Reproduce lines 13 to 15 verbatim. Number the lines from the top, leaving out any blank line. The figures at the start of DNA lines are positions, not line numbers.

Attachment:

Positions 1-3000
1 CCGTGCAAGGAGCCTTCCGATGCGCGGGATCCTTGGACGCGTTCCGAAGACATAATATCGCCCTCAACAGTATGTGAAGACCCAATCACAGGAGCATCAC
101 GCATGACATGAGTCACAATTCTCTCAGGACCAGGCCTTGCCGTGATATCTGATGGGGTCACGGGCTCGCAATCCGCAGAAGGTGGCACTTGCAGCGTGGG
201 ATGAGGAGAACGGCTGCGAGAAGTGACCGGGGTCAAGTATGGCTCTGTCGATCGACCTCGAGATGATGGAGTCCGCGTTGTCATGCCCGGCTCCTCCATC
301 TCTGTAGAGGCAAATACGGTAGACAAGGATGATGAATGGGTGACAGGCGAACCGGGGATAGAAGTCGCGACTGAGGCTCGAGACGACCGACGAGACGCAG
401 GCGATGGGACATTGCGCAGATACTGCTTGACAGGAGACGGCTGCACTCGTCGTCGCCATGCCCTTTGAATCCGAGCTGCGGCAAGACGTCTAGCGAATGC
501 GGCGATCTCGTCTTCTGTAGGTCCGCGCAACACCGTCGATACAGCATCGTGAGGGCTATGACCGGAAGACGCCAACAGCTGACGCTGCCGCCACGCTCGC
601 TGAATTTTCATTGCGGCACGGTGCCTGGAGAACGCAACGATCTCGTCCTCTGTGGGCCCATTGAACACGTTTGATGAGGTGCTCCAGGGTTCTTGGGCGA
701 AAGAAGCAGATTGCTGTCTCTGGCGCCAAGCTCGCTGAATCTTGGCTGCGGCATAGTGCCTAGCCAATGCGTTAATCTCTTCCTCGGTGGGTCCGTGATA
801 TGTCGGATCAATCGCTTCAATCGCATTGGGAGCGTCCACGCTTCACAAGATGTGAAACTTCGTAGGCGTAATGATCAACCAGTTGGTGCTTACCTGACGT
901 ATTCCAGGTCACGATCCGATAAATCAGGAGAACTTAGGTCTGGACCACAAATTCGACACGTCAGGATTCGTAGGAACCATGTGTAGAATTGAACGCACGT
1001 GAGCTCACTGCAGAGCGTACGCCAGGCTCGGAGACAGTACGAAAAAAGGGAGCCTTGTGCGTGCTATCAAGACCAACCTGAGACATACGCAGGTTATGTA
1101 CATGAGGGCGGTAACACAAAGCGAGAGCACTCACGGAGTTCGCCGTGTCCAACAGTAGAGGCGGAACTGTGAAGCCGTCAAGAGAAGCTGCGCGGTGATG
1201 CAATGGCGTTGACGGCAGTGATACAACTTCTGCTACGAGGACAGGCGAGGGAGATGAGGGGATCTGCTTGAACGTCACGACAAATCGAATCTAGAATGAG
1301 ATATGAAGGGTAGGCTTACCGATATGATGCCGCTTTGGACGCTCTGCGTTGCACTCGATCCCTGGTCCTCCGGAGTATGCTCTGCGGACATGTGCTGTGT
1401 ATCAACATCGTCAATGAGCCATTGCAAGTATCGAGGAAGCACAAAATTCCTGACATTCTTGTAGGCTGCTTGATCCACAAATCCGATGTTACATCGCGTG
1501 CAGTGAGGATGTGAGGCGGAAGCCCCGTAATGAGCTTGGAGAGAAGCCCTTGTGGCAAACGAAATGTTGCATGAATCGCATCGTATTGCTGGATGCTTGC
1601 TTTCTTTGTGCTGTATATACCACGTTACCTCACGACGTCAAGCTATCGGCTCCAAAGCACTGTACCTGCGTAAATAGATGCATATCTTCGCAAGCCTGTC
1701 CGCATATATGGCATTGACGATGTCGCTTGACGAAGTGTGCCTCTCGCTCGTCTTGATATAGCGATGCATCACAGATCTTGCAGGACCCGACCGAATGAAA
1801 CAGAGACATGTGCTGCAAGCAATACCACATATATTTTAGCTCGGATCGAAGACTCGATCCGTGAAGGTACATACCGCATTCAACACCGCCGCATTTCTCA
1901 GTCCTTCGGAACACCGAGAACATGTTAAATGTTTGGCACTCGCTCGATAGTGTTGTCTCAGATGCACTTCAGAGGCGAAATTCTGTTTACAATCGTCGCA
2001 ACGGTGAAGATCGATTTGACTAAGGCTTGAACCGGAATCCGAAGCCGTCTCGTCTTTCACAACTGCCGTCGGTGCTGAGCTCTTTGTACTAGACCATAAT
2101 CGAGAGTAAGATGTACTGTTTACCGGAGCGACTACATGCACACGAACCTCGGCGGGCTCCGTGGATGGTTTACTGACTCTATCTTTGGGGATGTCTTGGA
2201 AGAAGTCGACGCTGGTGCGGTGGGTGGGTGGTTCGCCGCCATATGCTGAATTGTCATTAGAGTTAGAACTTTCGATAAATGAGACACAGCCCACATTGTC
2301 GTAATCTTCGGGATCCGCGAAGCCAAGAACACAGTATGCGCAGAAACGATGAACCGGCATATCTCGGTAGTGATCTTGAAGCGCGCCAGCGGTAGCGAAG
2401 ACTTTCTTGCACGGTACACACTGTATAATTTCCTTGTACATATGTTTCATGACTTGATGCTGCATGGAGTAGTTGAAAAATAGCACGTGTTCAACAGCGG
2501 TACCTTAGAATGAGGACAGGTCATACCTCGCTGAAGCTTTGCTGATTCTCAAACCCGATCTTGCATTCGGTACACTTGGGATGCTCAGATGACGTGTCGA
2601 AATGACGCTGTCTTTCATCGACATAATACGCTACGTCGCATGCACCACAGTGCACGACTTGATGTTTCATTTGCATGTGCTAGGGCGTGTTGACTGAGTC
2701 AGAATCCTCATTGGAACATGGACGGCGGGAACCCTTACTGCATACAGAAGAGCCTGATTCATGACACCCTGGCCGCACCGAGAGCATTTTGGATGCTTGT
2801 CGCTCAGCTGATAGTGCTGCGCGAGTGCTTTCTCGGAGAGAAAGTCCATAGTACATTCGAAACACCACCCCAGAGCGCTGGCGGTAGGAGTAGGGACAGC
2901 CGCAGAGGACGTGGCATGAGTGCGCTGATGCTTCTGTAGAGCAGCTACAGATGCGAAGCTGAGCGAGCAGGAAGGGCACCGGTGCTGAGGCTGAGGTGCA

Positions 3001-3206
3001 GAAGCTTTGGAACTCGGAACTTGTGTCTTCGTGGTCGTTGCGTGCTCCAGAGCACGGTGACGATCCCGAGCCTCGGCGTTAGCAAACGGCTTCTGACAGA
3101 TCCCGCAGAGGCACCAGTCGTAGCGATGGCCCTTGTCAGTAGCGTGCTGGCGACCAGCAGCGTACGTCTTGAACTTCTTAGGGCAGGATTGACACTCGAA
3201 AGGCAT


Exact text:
1101 CATGAGGGCGGTAACACAAAGCGAGAGCACTCACGGAGTTCGCCGTGTCCAACAGTAGAGGCGGAACTGTGAAGCCGTCAAGAGAAGCTGCGCGGTGATG
1201 CAATGGCGTTGACGGCAGTGATACAACTTCTGCTACGAGGACAGGCGAGGGAGATGAGGGGATCTGCTTGAACGTCACGACAAATCGAATCTAGAATGAG
1301 ATATGAAGGGTAGGCTTACCGATATGATGCCGCTTTGGACGCTCTGCGTTGCACTCGATCCCTGGTCCTCCGGAGTATGCTCTGCGGACATGTGCTGTGT